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Seoul squawks at U.S. battery shipping rules

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Seoul squawks at U.S. battery shipping rules Empty Seoul squawks at U.S. battery shipping rules

Post  westvlane on Mon Nov 22, 2010 6:14 am

While the United States government is expected to impose stricter regulations on air shipments of lithium-ion batteries, the Korean government and industry officials are visiting the Office of Information and Regulatory Affairs in Washington today to protest the plan, the Ministry of Knowledge Economy said yesterday.

In January, the U.S. Department of Transportation announced plans to tighten regulations on air shipments of foreign-made lithium-ion batteries, used in various IT devices such as laptops and cell phones, by limiting the number and weight of batteries shipped in each package.

Currently, batteries with a capacity of less than 100 watt-hours are classified nonhazardous and are sent via normal cargo.

If the capacity is more than 100 watt-hours, they are categorized as dangerous, and manufacturers have to spend more money on special packaging.

In the next month or two, however, the U.S. will classify batteries with capacities over 3.6 watt-hours as dangerous.

Americans are reacting to fears of fires breaking out on airplanes. A UPS cargo plane crashed in Dubai in September, and it was believed to be carrying batteries.

“We [the Korean government and manufacturers of lithium-ion batteries including LG Chem and Samsung SDI] will deliver our concerns regarding the negative impact the changes will have on Korea and its information technology exports,” the ministry said in a release.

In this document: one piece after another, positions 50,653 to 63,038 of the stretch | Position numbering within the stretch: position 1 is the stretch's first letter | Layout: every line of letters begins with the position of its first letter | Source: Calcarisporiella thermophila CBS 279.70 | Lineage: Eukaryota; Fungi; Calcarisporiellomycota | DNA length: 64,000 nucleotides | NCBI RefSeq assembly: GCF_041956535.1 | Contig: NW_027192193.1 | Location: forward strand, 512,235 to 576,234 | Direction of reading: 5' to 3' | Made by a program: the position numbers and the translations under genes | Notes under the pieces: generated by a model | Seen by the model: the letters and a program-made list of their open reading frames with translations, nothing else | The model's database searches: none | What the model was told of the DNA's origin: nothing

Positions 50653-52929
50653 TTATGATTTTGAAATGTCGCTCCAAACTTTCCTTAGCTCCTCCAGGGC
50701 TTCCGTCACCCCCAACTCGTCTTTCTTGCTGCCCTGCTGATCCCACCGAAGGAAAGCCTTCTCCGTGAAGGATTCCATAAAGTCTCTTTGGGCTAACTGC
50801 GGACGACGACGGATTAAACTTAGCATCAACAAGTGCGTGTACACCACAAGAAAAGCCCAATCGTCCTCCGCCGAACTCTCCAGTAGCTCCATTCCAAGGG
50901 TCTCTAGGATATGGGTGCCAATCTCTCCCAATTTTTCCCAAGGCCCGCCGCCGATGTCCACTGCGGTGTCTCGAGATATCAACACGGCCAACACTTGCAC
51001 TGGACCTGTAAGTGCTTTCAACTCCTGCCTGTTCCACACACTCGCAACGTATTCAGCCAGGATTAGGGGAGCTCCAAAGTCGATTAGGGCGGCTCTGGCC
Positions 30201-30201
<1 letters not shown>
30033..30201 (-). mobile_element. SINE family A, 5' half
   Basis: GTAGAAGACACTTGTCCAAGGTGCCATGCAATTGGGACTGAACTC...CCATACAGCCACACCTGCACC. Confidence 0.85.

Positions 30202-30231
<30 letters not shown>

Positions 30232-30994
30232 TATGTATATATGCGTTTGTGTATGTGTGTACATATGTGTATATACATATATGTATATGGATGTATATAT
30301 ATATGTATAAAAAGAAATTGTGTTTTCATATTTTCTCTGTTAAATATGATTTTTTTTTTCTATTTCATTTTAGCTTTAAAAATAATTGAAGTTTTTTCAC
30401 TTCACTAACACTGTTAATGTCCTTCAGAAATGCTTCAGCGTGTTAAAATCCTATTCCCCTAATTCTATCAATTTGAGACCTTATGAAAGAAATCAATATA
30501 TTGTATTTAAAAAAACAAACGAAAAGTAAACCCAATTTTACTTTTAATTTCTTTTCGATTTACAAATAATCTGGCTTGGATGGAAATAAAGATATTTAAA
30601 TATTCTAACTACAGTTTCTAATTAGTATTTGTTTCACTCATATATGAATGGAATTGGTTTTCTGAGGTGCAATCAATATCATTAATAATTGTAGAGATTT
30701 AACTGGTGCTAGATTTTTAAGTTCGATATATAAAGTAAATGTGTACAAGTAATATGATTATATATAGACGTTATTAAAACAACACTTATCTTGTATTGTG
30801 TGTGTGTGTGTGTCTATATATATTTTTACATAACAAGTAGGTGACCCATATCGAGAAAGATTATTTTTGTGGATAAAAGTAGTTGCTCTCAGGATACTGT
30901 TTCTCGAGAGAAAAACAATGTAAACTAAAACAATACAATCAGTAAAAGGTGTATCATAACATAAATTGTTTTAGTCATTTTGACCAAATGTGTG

“The change the U.S. is trying to promote is based on no scientific proof,” the ministry added.

According to the ministry, Korea has been shipping an average of more than 4,000 cargo shipments of lithium-ion batteries every year and there have been no accidents.

The European Union, China and Japan have objected to the regulations as well. The Rechargeable Battery Association is also known to strongly oppose the U.S. government’s action.

The Korea Electronics Association, the Korea International Trade Association and the Battery Research and Development Association of Korea complained to the U.S. government in March this year.

“It is highly likely that the U.S. will ignore Korea, Japan, the EU and China’s comments and will stick to its own plans,” an official from the Ministry of Knowledge Economy said.

joongangdaily

westvlane

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